Eight years ago, Donnie Darko marked first-time writer/director Richard Kelly as a talent to watch. Two features later, whatever goodwill Kelly earned with audiences is all but erased.
His latest film, The Box, follows on the heels of the bloated miscalculation that was Southland Tales. That movie seemed like a perfect example of a studio throwing too much money and freedom at a talented filmmaker that had not learnt restraint. Now with The Box it seems less likely that Southland Tales was merely a case of sophomore slump. Kelly is looking more and more like a one-hit wonder.
The Box is based on a short story by Richard Matheson, the author of the oft-filmed I Am Legend. The premise of a couple (Cameron Diaz and James Marsden) being visited by a stranger (Frank Langella) with a mysterious button and a tempting offer is pure Twilight Zone, so it should come as no surprise that the story was also adapted for an episode of the 1980s revival of the series.
Langella’s offer is $1 million to press the button. The catch is that someone whom the couple does not know will die. This is a fantastic setup that is wasted in an attempt to expand it to feature length. The Box does a reasonably good job creating a tense atmosphere around whether the button will be pressed, but once it is pressed, a simple morality tale becomes a would-be supernatural thriller. Those watery wormholes Kelly is so fond of make an appearance as do several bloody noses and it is all, naturally, connected.
Early on, Marsden and Diaz discuss whether they truly know their neighbours or even one another. This idea of what it means to actually know someone is the film’s most interesting idea and one that would’ve been worth exploring, but instead Kelly gives us the same watered down philosophy and scientific mumbo-jumbo that he presented in Donnie Darko and Southland Tales. He even name checks Sartre just to make it clear that his film is an existential journey exploring humanity’s supposed free will.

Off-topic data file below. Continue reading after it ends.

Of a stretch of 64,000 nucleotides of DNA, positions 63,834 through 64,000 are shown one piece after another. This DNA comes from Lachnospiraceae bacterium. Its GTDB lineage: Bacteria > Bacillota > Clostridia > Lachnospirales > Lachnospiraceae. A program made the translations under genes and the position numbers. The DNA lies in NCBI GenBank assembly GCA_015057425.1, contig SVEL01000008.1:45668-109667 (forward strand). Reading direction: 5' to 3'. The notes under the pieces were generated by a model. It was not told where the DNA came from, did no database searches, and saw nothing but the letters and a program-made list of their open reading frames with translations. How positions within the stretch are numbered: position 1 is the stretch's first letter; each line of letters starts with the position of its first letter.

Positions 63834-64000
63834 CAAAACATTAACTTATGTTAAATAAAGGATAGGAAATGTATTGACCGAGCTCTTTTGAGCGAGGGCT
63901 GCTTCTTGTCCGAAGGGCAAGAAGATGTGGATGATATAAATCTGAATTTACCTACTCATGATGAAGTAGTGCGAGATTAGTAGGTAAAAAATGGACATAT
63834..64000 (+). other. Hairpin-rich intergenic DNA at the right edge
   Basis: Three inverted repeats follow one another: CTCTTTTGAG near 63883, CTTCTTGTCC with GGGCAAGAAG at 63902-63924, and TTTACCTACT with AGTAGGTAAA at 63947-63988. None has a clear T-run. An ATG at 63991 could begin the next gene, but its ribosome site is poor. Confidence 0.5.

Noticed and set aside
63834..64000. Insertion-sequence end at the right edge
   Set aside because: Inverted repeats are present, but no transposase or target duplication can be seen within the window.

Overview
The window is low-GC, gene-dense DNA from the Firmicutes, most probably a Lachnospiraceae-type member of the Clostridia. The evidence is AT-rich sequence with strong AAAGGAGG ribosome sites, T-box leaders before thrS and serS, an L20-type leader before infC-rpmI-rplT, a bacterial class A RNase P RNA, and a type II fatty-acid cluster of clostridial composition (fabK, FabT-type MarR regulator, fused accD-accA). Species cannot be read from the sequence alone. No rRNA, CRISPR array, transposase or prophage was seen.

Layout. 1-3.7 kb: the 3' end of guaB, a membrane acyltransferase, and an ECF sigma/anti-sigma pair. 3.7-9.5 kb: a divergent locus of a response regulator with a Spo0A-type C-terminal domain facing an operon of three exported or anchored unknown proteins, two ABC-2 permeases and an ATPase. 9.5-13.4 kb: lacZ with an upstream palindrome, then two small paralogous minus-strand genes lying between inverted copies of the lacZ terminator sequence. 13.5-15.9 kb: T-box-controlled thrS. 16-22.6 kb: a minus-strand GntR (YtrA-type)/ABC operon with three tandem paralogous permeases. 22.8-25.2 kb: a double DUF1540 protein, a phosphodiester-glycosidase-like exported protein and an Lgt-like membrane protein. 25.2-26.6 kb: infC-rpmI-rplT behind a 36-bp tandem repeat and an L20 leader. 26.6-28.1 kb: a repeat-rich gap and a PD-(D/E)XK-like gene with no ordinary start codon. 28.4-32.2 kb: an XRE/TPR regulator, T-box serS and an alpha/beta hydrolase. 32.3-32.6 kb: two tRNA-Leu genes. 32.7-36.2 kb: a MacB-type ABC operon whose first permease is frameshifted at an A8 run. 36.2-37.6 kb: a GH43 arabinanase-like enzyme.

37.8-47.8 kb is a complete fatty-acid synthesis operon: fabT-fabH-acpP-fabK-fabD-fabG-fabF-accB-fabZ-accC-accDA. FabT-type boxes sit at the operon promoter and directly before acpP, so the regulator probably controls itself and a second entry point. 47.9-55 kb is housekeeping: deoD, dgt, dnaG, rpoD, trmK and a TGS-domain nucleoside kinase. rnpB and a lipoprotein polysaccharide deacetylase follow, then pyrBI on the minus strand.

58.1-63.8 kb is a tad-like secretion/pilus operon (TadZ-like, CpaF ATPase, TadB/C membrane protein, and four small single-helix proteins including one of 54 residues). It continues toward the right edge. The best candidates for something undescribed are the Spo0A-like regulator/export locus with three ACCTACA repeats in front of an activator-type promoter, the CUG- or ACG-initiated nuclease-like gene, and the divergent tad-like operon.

The film’s early tension is sustained for a while and mixed with a sense of paranoia and confusion, but it builds to nothing. Eventually, the audience sees through all of Kelly’s subterfuge and it is clear exactly where the film is going. It simply becomes a matter of sitting bored, waiting for the inevitable to occur.
The tedium that sinks in during the second half of the film is only amplified because everything is played on the same sombre note. Diaz and Marsden have both proved in the past that they can be energetic actors, but here they are simply asked to be serious and that’s what it feels like: actors trying to be serious, so much so that they lose the humanity of the characters.
Diaz does have one scene with Langella that is affecting. She is asked to explain what she first felt when she saw Langella’s facial scars. Her answer is unexpected and moving. The scene hints that the film could’ve gone in a different direction, but Kelly simply thrusts us into an increasingly (and unnecessarily) convoluted plot.
Donnie Darko was also a confusing film, but it was funny and it had something to say about adolescence and suburbia. All of Donnie Darko‘s cynical wit is missing from The Box. At least Southland Tales had a few worthy one-liners. The Box is humourless and self important. Alfred Hitchcock knew that thrillers didn’t have to be this dryly serious. Rod Sterling knew it too. Kelly should take a page from both their books. Make that several.